Platonic Patterns is a reprint collection of many of Holger Thesleff's studies in Plato spanning from 1967 to 2003. It includes three books, four articles and a new introduction by the author, which sets the general outline of his interpretation of Plato. Whereas much of the scholarship on Plato has tended to operate within the frame of one language and/or a single school of thought, Thesleff constructively combines several discoveries and theories (philosophical, philological and historical) of various scholars with his own research, focusing on how Plato can be understood in his own context.

The work represents small but significant breakthroughs in research on Plato from an internationally inclusive standpoint. Having previously been published mainly in Finland by scholarly societies, availability outside the Nordic countries has, up until now, been minimal.
Thesleff employs his singular expertise of Greek language and literature to make innovative contributions to the study and interpretation of Plato. He thematically stresses the significance of the less overt elements found in Plato's dialogues, such as Plato's use of humor and his linguistic expression, while taking into account the chronology and/or the intended audience.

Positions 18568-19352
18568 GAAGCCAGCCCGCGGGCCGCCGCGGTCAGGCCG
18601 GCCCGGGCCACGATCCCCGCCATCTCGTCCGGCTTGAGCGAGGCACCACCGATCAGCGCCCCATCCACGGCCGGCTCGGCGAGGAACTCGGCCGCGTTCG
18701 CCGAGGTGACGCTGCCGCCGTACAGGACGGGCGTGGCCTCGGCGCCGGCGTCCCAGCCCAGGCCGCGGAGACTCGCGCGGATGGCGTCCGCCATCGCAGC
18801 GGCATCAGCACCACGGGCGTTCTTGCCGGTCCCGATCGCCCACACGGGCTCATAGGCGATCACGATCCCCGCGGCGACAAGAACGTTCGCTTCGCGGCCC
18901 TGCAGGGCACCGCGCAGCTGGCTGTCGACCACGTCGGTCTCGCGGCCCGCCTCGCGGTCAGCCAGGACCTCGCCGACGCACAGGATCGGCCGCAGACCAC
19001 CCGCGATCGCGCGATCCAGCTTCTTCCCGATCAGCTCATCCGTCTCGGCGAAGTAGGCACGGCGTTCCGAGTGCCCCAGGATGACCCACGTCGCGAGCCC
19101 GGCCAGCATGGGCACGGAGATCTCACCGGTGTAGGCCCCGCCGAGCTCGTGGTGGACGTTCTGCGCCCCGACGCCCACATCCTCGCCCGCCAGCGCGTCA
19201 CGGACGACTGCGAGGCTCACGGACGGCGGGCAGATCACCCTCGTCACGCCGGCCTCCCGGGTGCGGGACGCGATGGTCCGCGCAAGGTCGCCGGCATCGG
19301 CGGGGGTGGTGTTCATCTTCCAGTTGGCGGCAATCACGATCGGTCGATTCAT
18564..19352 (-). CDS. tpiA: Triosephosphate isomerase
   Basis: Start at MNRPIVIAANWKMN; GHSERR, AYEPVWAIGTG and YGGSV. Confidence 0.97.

Thesleff brings to the study of Plato a thorough acquaintance with secondary literature, ancient and modern, strict philological discipline, and a salutary scepticism about ingrained dogmas of platonic exegesis. Well familiarized with the ‘historicist’ and the ‘modernist’ schools of interpretation, he admits, nevertheless, to being more historicist than modernist.
—Samuel Scolnicov
The Hebrew University of Jerusalem
The Review of Metaphysics

This volume contains three of Holger Thesleff's major works on Plato, ranging from 1967 to 1999, as well as several articles. As a source for bibliography on dating and other Platonic questions, it is unrivalled; Thesleff's deep command of the scholarship shows everywhere. For that alone, the reprinting of his work would be justified. Thesleff's work provides an acute and comprehensive critical history for important areas of Platonic scholarship.
Click here for entire article (PDF)
—Ann Michelini